A Message To The Pecan Grove Community:

I am 23 years old and I grew up in Pecan Grove. I am white. Some of you know who I am because of my dad. His name was Ken Caminiti and he played for the Astros, which is why my family moved to PG before I was born. With that being said, I grew up very privileged and was handed almost every opportunity needed to succeed. I went to Pecan Grove Elementary from Kindergarten to 5th grade, attended Crockett Middle School, graduated from Travis High School, and just recently graduated from the University of Texas at Austin. Having grown up here, I’ve noticed a few things about our PG community. For starters, I noticed that I had barely any black classmates at Pecan Grove Elementary, maybe one or two in my classroom. I didn’t understand this as a kid. I thought this was normal, I thought this was just how life was going to be. Then I went to Crockett.

Crockett Middle School was far more diverse. It shaped me into who I am. I’m so blessed to have made so many lifelong friends (of all races) while attending Crockett. Sadly, some of my black friends did not feel comfortable coming over to my house in Pecan Grove. In 7th grade, one of my closest friends (who is black) rode the school bus home with me for the first time. As we entered the neighborhood, she asked “Does that sign say Plantation?” I said yes, and we were both quiet for a little while. I didn’t really understand why she asked, because at the time I didn’t associate plantation with slavery, I associated it with my neighborhood. Read that last sentence again.

Pecan Grove was obviously built to reflect old southern ideology. After all, Old South Dr is one of the main streets in PG. In addition to Old South, we have Confederate Ct, Plantation Dr, Old Dixie Dr, Colonel Ct, and my least favorite of them all, Brown School Ct. I am not writing this to shame the PG community, as none of us built this place. I am NOT writing this to persuade the PG community to update the street names, although some should be changed. I am NOT writing this to encourage anyone to “forget our state’s history.” No, I am writing this to shine a light on a problem that many of you do not want to acknowledge. Our community does not welcome the black community as well as we should. Many of you have not placed yourself into the shoes of your black brothers and sisters. You have not thought about how unwelcome these black children feel in Pecan Grove, you have not thought about how awkward it is for them to learn about what actually happened on plantations, what the confederacy was fighting for, and how awful segregation was to their recent ancestors. When your white children tell their black friends that they live on Plantation Dr, Confederate Ct, or Brown School Ct, these black children do not think of streets, they think of racism. Again, I am not trying to persuade anyone to change these street names (even though they are outdated and should be renamed). Instead, I am encouraging our PG to community to welcome our black neighbors. Care for them. Understand their frustration with systemic racism and years and years of oppression. Let them know that you are NOT the people who built this place and named these streets. Whether you know it or not, your black neighbors are surrounded by white ideology. Be an ally, not an enemy.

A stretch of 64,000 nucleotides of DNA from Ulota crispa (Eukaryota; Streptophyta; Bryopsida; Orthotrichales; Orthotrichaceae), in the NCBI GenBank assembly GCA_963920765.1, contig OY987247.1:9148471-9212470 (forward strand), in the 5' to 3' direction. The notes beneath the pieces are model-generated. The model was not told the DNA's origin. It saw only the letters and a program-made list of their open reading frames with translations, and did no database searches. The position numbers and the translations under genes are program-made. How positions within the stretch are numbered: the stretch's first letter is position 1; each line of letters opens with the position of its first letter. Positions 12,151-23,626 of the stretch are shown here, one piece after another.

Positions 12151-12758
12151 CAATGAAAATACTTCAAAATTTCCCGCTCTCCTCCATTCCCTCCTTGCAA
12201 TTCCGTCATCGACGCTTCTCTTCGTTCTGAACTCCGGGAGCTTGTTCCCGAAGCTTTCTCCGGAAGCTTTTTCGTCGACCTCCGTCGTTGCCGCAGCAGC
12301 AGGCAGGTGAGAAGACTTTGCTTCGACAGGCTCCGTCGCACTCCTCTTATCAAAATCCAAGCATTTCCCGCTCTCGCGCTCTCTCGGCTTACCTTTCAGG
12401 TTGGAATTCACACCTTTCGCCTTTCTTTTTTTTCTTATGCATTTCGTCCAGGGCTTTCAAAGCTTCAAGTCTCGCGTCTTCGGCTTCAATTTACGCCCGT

PG community, please educate yourself on systemic racism. Some of you pretend that it doesn’t exist. It does exist. During my time at the University of Texas, the black population was only 3.9%. This has nothing to do with academic ability and everything to do with opportunity, privilege, and systemic issues. I could go on and on about institutionalized racism, but I’ll leave that to my next article. Right now, I encourage our PG community to focus on welcoming our black brothers and sisters. Start saying Black Lives Matter, because they do matter. All lives cannot matter until black lives matter. Love your black neighbors who don’t dress like you, who are different than you, who had different upbringings than you. Understand that their anger with injustice is justified.

My name is Nicole, I am white, I am 23 years old, and I stand with Black Lives Matter. To my black brothers and sisters: I hear you, I am fighting for you, I am protesting for you, I will do anything I can to change both conscious and unconscious racism. If there is anything you would like me to promote and share, if there’s anything I can do at all, please feel free to add me and message me on here.

To my white brothers and sisters: when someone says Black Lives Matter, don’t argue. Just listen.


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